What’s interesting about the Giants’ list is how many question marks there are here — of course, the team won’t get anything out of Baas, whose cap hit is made up of dead money, but there may be concerns about other players here too. A torn pectoral figures to keep Beatty sidelined until November, and Beason, Amukamara, and Cruz are among the players who are coming off serious, season-ending injuries, though they’re expected to be ready to contribute this fall. The Giants’ success this year may hinge significantly on whether those high-priced players are fully recovered.
Also worth noting: New York is the only team in the NFC East with a special teams player in its top 10 cap hits for 2015, as Weatherford sneaks onto the list.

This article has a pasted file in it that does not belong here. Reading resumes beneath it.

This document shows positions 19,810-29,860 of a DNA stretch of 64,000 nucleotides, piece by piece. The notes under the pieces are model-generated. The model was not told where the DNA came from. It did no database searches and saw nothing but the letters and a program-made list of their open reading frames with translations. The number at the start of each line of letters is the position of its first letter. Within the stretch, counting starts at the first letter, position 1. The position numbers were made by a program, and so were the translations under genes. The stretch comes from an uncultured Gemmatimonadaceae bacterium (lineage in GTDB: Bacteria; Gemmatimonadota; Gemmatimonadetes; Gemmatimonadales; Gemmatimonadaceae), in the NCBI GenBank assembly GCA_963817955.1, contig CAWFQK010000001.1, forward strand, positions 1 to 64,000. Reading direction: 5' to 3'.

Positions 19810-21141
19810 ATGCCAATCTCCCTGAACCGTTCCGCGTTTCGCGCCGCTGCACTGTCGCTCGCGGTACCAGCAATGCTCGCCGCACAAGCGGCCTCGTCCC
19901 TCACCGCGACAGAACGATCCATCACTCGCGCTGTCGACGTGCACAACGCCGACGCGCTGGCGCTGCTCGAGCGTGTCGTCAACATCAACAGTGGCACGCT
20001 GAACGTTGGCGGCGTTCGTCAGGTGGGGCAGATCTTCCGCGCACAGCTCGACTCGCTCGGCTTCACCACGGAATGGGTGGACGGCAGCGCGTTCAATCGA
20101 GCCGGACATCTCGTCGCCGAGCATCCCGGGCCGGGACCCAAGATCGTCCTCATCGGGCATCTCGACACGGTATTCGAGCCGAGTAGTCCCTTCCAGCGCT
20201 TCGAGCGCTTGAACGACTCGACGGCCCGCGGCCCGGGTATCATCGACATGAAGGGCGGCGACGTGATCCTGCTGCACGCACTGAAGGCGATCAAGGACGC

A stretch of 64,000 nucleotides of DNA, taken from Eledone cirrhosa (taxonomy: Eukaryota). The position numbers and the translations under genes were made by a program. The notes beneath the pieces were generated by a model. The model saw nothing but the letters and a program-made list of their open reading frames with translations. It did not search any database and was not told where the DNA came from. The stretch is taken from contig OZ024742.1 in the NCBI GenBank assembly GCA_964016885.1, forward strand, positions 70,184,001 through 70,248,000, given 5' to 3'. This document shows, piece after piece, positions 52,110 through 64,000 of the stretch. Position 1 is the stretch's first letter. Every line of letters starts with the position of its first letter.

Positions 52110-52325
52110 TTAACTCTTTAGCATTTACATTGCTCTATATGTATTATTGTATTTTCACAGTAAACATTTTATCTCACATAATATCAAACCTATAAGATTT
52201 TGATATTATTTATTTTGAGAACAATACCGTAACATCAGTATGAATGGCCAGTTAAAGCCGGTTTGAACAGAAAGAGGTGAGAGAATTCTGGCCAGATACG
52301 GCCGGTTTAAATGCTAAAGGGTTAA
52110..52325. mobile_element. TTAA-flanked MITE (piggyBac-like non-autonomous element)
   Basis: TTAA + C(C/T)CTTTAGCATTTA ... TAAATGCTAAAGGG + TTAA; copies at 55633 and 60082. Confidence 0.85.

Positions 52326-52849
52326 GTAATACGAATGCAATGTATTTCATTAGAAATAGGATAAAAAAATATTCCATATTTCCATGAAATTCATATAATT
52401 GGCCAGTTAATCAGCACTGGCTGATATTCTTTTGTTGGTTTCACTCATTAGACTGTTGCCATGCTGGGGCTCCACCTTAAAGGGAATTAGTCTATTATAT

- Sam Bradford, QB: $12,985,000
- Jason Peters, LT: $9,050,000
- Byron Maxwell, CB: $8,700,000
- Connor Barwin, OLB: $7,000,000
- Brandon Graham, OLB: $6,000,000
- Malcolm Jenkins, S: $5,666,666
- Lane Johnson, RT: $5,225,974
- DeMarco Murray, RB: $5,000,000
- Brent Celek, TE: $4,800,000
- Riley Cooper, WR: $4,800,000
One silver lining of the exodus of highly-paid veterans like DeSean Jackson, LeSean McCoy, Evan Mathis, and Jeremy Maclin? The total cost of the Eagles’ top 10 cap hits for 2015 is the lowest in their division, at just over $69MM, allowing the club to spread out moderate salaries to more players further down on the roster. While the Cowboys and Giants have multiple players with cap numbers exceeding $12MM, the Eagles’ second-largest hit barely surpasses $9MM.